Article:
The Presence of War

Heritage Highlight


Research is a large part of the work we do at Hiamo, and the Heritage Highlights series exists to share a few of the stories we find. Some objects which we have researched extensively in our ongoing quest to accurately recreate historic objects in augmented reality are the 4-inch guns New Zealand used in its coastal defence.

Built around 1910 Aotearoa’s 4-inch guns, named due to the width of the shells they fired[1], had a rich history even before they reached our shores. The weapons were originally used on the battlecruiser HMS New Zealand, a warship which the New Zealand government paid for Britain to build to help defend our shores[2].

Despite this initial plan, the HMS New Zealand only went to its namesake country twice. Almost half a million people went to see the ship when it first visited in 1913, just under half the country’s population at the time.

During this visit, the captain was gifted a piupiu (flax skirt) and a greenstone hei-tiki (pendant) by the Ngāti Raukawa iwi (tribe) to protect the ship and its crew[3]. “As to these garments,” one of their chiefs, Rere Nikitini, said, “let them be as sails for your ship, carrying you to distant shores, and even to the presence of war if that should happen.” This proved to be true, a war did occur and the vessel would see it.

HMS New Zealand fought in multiple major battles in World War One, including the last and largest battleship-focussed engagement in history. Despite these battles, the ship only got hit by fire once and suffered no major damage or injury[2]. The crew credited this incredible luck to the gifted piupiu and hei-tiki which the captain wore during battle.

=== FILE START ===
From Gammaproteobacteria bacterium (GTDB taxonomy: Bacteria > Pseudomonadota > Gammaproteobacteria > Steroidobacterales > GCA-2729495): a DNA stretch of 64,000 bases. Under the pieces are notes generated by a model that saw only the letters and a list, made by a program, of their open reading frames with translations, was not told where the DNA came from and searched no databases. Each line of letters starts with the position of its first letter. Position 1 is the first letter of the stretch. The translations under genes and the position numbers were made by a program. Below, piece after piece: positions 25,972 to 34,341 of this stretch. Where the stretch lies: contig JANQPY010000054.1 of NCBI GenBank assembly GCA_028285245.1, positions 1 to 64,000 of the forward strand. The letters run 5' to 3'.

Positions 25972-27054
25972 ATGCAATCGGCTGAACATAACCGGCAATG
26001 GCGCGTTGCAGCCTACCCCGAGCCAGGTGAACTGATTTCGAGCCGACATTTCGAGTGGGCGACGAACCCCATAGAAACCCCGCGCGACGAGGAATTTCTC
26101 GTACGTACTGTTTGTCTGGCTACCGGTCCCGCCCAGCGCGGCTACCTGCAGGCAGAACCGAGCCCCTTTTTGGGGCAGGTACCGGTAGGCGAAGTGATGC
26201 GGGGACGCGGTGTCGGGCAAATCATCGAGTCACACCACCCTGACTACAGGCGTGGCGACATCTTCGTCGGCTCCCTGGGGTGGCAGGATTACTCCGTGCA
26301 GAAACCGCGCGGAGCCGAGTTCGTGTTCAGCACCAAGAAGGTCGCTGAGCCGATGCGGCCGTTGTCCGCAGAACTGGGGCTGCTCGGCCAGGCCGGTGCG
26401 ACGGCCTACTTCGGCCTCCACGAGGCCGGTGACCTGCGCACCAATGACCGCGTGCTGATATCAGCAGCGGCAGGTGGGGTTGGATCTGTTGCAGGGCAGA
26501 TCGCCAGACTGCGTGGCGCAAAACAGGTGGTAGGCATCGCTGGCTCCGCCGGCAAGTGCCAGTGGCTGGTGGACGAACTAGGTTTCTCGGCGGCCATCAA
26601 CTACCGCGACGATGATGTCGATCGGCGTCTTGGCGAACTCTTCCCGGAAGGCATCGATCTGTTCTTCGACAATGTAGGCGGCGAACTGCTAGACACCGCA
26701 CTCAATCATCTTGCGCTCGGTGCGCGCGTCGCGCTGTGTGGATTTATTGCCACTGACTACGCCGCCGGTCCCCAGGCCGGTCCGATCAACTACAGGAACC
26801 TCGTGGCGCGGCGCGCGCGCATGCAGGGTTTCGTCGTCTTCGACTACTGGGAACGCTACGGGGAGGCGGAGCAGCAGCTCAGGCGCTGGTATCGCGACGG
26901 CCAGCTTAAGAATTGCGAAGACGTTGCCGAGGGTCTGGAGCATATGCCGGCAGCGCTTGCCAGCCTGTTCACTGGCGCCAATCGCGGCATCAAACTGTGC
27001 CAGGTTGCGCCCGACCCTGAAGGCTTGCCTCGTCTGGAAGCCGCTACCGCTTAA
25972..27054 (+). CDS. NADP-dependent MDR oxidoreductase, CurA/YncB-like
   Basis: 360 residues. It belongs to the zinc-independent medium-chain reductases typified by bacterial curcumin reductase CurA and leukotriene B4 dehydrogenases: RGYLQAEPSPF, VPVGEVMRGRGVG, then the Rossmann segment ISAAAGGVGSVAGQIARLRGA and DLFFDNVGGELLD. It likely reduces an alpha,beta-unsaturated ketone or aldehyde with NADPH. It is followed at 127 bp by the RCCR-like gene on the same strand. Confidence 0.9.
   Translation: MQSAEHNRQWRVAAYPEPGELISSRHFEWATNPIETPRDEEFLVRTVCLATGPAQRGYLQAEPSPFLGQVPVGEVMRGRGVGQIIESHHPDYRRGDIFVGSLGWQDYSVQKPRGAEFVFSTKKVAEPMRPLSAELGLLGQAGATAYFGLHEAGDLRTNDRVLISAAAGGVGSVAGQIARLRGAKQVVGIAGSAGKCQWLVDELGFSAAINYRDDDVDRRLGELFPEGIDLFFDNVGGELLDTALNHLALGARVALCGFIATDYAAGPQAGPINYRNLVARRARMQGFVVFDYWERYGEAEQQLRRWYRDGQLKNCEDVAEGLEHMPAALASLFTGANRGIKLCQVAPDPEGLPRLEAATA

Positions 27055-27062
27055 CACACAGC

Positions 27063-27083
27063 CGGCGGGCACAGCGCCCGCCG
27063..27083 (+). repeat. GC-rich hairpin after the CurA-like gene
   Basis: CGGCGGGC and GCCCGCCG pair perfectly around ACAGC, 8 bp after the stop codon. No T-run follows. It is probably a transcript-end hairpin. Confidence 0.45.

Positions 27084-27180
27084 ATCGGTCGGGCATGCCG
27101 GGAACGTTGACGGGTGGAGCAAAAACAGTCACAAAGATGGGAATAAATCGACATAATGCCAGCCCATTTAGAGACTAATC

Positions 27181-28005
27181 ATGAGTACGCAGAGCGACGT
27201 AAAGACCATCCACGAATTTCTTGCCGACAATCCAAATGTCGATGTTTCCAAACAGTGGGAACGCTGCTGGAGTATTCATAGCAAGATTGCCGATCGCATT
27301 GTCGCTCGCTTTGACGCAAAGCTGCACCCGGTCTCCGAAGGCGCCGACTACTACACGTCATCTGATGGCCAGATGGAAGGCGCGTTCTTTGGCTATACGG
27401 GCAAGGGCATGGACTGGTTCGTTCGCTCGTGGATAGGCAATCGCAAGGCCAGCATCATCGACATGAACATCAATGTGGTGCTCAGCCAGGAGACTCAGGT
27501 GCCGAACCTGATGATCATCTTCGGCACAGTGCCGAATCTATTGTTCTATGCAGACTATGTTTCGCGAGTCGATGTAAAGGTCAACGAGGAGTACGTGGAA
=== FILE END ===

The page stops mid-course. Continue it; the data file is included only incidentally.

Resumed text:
The HMS New Zealand was scrapped in 1922, only 10 years after entering service and 23 years before the New Zealand government would finish paying back the purchase in 1945[4]. The 4-inch secondary guns were brought to Aotearoa for the final time, where theywere used as saluting guns in Auckland and Wellington for over 10 years.

Eventually, the 4-inch guns were placed in coastal defence roles around the country[5]. Four were used in Wellington, and these are the ones we have focussed on the most. They were first emplaced inside the Oruaiti reserve at Fort Dorset’s Gap Battery, where the original emplacements can still be seen[5][6]. These were intended to guard the harbour entrance but, luckily, they never had to.

Over time the 4-inch guns were modified in numerous ways, receiving better sights to aim and shields to protect the crews operating them. Seatoun residents had to put up with multiple test firings of the guns for training during the Second World War, something which is surely not missed now. Two of the guns were moved to Fort Ballance above Scorching Bay[6], but the threat of invasion had already decreased.

After the war ended the 4-inch guns had lost their purpose, and most of them were scrapped during the 1950s-60s. Two examples remain outside the Auckland War Memorial Museum, although they have lost many pieces over time[7].

Recreating Objects

When we at Hiamo set about recreating these historic items we faced many problems sourcing the information, getting consistent reference photographs, and finding out exactly what Oruaiti / Fort Dorset’s guns looked like. To learn more about how we are overcoming these issues and using exciting new technologies to accurately reconstruct these 100-year-old machines, keep an eye out for our next blog on our recreation process!


[1] (2017) 4”/50 (10.2 cm) bl mark vii. NavWeaps. [Online]. Available:

[2] (2006) A Nation's Gift - The HMS New Zealand Story. New Zealand Defence Force, Scoop. [Online]. Available:

[3] (1913) Māori Chiefs Visit Warship. Evening Post. [Online]. Available:

[4] HMS New Zealand: ‘A Grim and Formidable Fighting Machine’. Te Papa Tongarewa. [Online]. Available: htps://

[5] P. Cooke, Defending New Zealand: Ramparts on the Sea 1840-1950s. Defence of New Zealand Study Group, 2010.

[6] Fort dorset. NZ Coastal Defences. [Online]. Available:

[7] V. Yakubov. British bl 4-inch mk vii naval gun, auckland war memorial museum, auckland, nz. [Online]. Available: